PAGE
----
Almost three-quarters (71%) of all new container ships, which emit around a quarter of global ship CO2 emissions, already comply with the post-2025 requirements of the IMO’s Energy Efficiency Design Index (EEDI), according to a new study issued by Transport and Environment.
Additionally, the best 10% of new containerships are already almost twice as efficient as the requirement for 10 years time.
Faig Abbasov, shipping officer at T&E, said: “This new analysis using official IMO data confirms earlier findings presented to the IMO by environmental groups: the energy efficiency standard is not fit for purpose to drive better designs or technological innovation. Ship owners, represented by the ICS and BIMCO, have opposed tighter standards as part of efforts to drain all ambition out of IMO discussions on how shipping can decarbonise. Strengthening the EEDI is the lowest of low hanging fruit. If the IMO can’t take timely action on this issue because of industry opposition, how can it be expected to deliver an adequate response to the Paris Agreement?”
The shipping sector as whole is one of the fastest growing sources of CO2 and could be responsible for more than 17% of global emissions by 2050 if no action is taken. Despite this, the International Chamber of Shipping (ICS) and BIMCO are claiming that the sector cannot accept any “commitment or intention to place a binding cap on either the international shipping sector’s total CO2 emissions or the CO2 emissions of individual ships”. ICS has argued that a lack of zero/low carbon technologies is the main obstacle. Yet less than 1% of the 2,500 new ships analysed in this study reported using even innovative energy efficiency technologies already available.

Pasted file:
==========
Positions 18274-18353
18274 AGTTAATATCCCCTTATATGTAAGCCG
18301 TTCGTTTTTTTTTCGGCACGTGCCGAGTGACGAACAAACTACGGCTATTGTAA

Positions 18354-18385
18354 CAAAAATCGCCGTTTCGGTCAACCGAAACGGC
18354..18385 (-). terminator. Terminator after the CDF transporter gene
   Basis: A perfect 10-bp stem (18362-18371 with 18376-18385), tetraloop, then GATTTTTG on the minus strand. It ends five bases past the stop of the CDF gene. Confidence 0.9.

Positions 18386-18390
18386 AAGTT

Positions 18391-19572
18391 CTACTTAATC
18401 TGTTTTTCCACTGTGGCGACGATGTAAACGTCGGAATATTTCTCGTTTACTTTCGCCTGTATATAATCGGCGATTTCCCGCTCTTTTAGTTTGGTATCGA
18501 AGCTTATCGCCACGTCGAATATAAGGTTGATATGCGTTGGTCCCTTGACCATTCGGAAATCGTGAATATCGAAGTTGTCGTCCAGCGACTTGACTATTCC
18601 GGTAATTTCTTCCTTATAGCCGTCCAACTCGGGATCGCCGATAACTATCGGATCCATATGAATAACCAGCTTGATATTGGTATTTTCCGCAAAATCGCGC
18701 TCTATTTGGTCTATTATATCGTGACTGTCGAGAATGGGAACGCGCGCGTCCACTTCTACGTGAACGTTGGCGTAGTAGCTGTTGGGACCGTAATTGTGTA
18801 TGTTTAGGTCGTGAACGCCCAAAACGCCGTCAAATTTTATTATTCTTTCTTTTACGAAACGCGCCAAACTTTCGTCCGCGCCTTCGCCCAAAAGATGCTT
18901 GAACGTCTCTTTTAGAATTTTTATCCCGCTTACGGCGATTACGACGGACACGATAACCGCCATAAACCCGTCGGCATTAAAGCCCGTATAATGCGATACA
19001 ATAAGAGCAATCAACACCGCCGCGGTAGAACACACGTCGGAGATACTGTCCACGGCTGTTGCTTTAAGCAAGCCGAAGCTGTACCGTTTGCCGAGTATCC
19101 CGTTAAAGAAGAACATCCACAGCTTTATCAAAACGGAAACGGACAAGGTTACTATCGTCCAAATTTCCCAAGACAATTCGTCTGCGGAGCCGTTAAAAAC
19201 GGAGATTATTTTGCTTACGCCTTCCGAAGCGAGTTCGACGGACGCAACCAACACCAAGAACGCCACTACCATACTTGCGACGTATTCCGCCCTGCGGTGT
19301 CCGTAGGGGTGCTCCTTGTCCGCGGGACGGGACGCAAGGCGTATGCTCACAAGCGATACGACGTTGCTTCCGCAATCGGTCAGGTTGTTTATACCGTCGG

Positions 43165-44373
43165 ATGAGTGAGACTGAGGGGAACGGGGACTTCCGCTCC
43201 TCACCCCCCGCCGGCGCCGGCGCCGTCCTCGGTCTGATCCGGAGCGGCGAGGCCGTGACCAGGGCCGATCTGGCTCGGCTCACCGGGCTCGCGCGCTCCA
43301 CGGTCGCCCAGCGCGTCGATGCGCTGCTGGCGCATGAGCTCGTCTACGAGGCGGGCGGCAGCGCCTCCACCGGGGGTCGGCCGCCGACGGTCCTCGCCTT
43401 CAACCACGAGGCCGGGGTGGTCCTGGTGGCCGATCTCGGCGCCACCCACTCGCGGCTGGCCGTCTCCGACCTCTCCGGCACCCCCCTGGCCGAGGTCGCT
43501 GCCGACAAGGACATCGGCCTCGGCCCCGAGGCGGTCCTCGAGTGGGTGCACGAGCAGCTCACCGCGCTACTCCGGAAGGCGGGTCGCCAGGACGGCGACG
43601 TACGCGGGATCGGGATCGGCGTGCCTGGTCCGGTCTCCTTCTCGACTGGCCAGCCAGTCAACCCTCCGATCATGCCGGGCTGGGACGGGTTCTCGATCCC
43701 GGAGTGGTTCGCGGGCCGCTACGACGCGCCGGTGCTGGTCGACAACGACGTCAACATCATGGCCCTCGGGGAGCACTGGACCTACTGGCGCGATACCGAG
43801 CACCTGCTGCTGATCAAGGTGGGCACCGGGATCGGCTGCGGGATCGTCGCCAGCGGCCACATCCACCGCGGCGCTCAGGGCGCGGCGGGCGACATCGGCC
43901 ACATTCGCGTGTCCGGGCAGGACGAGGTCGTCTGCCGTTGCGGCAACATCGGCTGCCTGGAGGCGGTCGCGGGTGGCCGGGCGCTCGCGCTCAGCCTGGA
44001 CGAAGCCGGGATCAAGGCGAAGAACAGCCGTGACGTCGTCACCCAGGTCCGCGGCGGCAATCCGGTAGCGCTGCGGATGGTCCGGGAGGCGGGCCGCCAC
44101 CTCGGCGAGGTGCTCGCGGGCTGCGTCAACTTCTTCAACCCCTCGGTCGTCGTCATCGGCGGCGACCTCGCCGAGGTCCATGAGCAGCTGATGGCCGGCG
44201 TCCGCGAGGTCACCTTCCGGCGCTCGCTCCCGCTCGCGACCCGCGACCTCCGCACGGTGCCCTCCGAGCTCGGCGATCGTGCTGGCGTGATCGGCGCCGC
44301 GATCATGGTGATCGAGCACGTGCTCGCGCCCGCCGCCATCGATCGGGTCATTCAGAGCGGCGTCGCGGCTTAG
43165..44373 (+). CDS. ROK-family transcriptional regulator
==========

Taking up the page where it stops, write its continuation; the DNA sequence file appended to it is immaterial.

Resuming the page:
The study analysed ship types accounting for two-thirds of ship CO2 emissions and found that in addition to container ships, 69% of general cargo ships, 26% of new tankers and 13% of gas carriers exceed the EEDI’s 2025 requirements 10 years ahead of schedule. In general, the 10% best performing general cargo ships, tankers and gas carriers are respectively 57%, 35% and 42% more efficient than was required by the EEDI in the period 2013-2015. CSC believes that the performance of the best ships in the fleet would be a good place to start when revising existing or setting new EEDI requirements.
John Maggs, president of the CSC, said: “The EEDI’s current efficiency requirements are so weak that there is no incentive for the uptake of currently available innovative technologies, let alone the development of new technologies. Industry says it can only reduce its climate impact when low carbon technologies are available, but resists policies that will incentivise their development and deployment. You can’t have your cake and eat it. Something has to give.”
Given that no bulk carrier has reported the use innovative electrical and/or mechanical energy saving technologies, there is considerable scope for further improvement in this category of ships. This also applies to all major ship types, of which only 9% of containerships have reported the use of innovative technologies.
Therefore, in order to incentivise development and deployment of further energy saving technologies and innovative ship designs, the revision of existing and setting of future design standards should be based on the performance of the 10% best ships in the market, the report concludes.
Further details may be found by reading the full report: